Although the above description has been directed to a three-panel type projection system, it is of course possible to apply the present invention to a four or more panel type as well as to a two-panel type. For the projection of color images by a two-panel type, there usually are employed one panel for green and another one panel for red and blue. However, when the blue component of a light source is insufficient, it is effective to use the combination of one blue panel and one green/red panel.
The arrangement of Fresnel lenses in the present invention is effective particularly in the combination thereof with liquid crystal panels, but even when applied to a CRT type projector, it is effective in widening the field angle and attaining a compact construction. In the application to a CRT type projector, however, the contrast will be deteriorated because of a large thickness of the CRT face glass and also because the light reflectance of the CRT fluorescent screen is as large as about 80%. The deterioration of contrast is caused by returning of the reflected light from the Fresnel lens surface to the CRT fluorescent screen. Since it is difficult to remedy this deterioration, the Fresnel lens arrangement as disclosed is generally not suitable in an application field where a color image of high contrast is required. On the other hand, in the case of a liquid crystal panel, the light reflectance of the panel surface is as small as 10% or less. Therefore, the deterioration of contrast based on the aforementioned causes is reduced and hence the present invention is extremely effective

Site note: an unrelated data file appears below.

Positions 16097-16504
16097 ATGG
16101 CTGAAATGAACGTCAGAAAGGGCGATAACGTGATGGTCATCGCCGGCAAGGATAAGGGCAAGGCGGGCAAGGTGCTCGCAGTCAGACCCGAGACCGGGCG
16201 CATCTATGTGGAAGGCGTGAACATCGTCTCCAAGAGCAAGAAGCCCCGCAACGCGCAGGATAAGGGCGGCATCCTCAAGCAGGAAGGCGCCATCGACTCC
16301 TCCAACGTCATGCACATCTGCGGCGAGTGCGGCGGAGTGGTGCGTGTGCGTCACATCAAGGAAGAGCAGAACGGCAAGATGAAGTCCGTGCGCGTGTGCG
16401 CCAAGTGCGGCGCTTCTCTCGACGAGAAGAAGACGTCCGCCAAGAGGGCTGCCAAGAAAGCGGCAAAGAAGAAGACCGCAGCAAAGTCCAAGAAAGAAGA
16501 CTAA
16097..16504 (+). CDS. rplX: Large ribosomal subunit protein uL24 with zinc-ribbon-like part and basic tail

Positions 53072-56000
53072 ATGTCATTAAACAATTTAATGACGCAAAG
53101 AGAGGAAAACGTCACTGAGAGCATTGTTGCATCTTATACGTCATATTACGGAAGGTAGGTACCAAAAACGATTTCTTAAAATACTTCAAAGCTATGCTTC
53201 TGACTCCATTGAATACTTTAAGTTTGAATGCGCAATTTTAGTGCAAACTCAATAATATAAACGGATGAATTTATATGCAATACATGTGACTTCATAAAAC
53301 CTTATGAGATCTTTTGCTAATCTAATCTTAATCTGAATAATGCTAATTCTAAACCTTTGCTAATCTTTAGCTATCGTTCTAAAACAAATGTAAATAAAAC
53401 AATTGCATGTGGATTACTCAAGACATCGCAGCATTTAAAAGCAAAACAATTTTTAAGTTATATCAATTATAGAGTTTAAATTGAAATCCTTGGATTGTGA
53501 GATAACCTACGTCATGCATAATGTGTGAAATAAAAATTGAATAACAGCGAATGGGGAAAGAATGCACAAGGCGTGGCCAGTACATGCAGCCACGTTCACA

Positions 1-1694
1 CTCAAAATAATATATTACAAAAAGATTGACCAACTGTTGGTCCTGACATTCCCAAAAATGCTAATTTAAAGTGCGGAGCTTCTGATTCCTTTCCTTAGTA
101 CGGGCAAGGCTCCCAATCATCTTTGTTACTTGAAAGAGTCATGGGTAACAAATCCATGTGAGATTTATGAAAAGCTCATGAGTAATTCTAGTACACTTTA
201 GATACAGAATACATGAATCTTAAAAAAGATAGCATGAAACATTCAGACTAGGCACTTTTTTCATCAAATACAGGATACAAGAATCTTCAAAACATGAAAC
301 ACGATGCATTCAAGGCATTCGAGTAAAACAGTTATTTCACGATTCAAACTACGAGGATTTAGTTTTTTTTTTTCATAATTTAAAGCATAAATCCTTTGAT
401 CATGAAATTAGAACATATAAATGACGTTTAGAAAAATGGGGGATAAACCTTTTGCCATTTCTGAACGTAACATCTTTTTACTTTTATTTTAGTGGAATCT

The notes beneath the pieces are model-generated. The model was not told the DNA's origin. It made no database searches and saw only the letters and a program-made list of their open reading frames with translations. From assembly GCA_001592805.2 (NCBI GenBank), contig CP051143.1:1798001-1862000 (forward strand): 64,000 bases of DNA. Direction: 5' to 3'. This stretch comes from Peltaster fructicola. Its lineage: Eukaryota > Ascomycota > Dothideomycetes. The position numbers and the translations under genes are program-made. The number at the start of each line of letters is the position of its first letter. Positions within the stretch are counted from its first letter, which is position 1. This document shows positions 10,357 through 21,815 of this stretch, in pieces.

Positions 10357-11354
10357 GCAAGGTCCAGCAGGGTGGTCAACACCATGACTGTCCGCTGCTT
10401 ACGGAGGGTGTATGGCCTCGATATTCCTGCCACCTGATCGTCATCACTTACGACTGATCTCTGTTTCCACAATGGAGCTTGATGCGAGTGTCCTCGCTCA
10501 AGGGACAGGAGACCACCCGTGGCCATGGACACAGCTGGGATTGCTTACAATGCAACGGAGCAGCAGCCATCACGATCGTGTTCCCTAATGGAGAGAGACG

Although in the above described embodiments the Fresnel lenses 14, 15 and 16 have Fresnel lens surfaces formed on the respective incident surface sides, the Fresnel lens surfaces may be formed on the exit surfaces sides of those Fresnel lenses when applied to an optical system in which the field angle required is a medium field angle in the range of 25° to 30°. In that case, the liquid crystal panels 9, 10, 11 and the Fresnel lenses 14, 15, 16 may be constituted integrally. In other words, the exit surface itself of each liquid crystal panel may serve as a Fresnel lens surface.
The present invention is also effective in constituting an ultra-compact projector of an ultra-wide field angle by combination with a one-panel type color liquid crystal panel for a multi-projector system which can be obtained with multiple screens and multiple projectors or a single large screen and multiple projector. As shown in FIG. 11, numeral 1 denotes a light source; numeral 2 denotes a condenser mirror; 42 a color liquid crystal panel; 43, 44 Fresnel lenses; 45 a projection lens; and 20 a screen. The converging force can be enhanced by using two or more Fresnel lens surfaces and hence it is possible to realize an optical system of a wider field angle.